Like most women, Santos-Agoncillo dreamed of having a child of her own. Unlike most women, she didn’t see being married as a pre-requisite to having one. Still single at 26, Santos went ahead and adopted a two-year-old child named Johanna Lois.

Nicknamed Yohan, the child stood as flower girl at the wedding of Santos-Agoncillo and screen heartthrob Ryan Agoncillo on April 28, 2009.

The couple got married at the San Juan de Nepomuceno Church in San Juan, Batangas after being sweethearts for five years. Agoncillo later adopted Yohan as his daughter.

Judy Ann Santos with son Lucho

Four years later, Santos-Agoncillo gave birth to son Juan Luis or Lucho on Oct. 7, 2010. Her youngest Juana Luisa, nicknamed Luna, was born two years ago, on Jan. 8, 2016.

Santos-Agoncillo emphasized that she puts a premium on her marriage and her relationship with husband Ryan Agoncillo.

She regards honesty, respect, and love as the three most important lessons in married life. “I guess yung love hindi siya dapat mawala in a marriage.


Santos-Agoncillo admitted she loves the feeling of being a mother and a wife; of being grounded in these two roles. “The best feeling is the realization every night that I never thought I would be able to love this way, yung kaya ko palang magbigay ng ganitong klaseng pagmamahal. Kaya ko palang mag-alaga ng ganito. Hindi pala ako napapagod pag sila yung kasama ko [That I am capable of giving this kind of love; that I can take care of them like this, and that I don’t get tired when I am with them].”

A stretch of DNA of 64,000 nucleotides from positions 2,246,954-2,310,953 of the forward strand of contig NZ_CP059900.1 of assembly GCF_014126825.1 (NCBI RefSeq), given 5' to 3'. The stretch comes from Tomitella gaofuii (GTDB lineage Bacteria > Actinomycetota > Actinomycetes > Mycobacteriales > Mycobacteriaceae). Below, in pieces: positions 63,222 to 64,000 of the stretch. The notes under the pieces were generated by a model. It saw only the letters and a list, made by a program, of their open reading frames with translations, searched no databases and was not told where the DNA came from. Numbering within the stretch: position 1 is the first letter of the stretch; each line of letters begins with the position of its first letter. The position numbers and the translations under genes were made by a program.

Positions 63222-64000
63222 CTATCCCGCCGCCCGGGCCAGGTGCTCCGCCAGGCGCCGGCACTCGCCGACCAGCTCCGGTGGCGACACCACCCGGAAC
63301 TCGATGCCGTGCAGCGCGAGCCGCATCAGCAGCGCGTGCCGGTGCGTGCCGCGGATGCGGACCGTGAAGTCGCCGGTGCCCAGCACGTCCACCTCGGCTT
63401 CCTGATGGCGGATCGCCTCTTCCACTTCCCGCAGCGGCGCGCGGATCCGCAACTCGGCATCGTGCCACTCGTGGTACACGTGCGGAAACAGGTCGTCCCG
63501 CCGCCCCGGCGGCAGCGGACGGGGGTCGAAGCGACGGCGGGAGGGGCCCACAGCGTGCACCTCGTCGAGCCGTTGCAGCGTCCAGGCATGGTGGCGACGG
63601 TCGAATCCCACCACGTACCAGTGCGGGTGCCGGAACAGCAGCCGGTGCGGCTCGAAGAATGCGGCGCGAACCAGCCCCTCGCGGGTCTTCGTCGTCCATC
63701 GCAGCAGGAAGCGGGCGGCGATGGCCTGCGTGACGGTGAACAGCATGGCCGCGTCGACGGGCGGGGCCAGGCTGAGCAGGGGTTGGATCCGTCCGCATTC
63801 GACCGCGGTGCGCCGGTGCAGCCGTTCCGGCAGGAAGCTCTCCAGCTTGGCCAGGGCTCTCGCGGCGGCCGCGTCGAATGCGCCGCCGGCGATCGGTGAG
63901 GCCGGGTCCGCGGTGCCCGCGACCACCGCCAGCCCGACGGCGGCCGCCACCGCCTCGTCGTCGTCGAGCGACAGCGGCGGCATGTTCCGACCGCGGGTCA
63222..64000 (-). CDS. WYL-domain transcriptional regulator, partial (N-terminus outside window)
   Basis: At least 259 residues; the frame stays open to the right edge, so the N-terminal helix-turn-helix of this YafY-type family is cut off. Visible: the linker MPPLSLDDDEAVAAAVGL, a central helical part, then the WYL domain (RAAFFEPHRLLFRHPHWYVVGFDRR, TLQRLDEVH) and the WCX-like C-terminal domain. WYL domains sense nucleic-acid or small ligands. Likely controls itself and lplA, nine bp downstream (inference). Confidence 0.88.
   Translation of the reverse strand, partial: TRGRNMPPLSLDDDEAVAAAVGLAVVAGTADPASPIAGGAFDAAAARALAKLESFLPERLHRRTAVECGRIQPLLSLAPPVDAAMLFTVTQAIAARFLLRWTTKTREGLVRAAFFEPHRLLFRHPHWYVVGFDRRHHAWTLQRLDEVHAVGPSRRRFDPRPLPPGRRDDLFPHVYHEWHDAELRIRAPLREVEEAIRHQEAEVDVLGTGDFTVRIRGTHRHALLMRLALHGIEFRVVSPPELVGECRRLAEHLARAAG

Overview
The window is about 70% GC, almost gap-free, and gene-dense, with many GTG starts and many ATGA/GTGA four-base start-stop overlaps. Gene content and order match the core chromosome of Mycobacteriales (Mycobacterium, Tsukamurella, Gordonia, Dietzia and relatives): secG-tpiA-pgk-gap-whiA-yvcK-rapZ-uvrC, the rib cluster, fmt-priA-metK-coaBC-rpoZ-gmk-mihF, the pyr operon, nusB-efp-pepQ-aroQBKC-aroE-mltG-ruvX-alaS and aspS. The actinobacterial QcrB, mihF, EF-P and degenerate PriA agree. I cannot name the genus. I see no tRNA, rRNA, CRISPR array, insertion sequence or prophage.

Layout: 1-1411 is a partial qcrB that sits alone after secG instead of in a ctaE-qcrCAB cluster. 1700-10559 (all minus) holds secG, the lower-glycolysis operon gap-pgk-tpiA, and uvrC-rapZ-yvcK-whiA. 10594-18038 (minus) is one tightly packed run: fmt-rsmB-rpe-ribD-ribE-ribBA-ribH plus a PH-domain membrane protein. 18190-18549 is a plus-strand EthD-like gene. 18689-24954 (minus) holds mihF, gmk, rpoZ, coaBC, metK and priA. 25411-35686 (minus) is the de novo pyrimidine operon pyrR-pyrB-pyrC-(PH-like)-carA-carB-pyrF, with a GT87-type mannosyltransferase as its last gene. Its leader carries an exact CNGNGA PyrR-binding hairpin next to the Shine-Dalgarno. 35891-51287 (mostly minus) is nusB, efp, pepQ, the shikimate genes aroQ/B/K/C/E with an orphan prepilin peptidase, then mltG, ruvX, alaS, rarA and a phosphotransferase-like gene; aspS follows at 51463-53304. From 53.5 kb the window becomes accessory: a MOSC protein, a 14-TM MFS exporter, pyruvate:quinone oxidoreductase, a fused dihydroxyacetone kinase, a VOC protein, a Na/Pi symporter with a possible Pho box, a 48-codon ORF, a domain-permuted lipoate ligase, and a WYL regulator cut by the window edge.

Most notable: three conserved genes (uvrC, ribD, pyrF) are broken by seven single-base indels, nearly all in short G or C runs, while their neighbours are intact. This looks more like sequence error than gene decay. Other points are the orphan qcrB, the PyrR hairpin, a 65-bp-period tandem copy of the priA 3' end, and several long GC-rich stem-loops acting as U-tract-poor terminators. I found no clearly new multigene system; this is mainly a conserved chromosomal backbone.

She is the first to say that married life and motherhood is not all roses and rainbows. “It’s a learning process. We learned together, Ryan and I, together with our children. It’s a continuous process, but the best part is the feeling of empowerment in being a mother that was given to you, by God. Mothers are wont to say that once you become a mom, you can do everything for your family. Now I know that this is true. Out of the blue, they (kids and husband) make you laugh and smile. My family keeps me going, even at my lowest point. It’s like being a mother and a wife complete my being a woman.”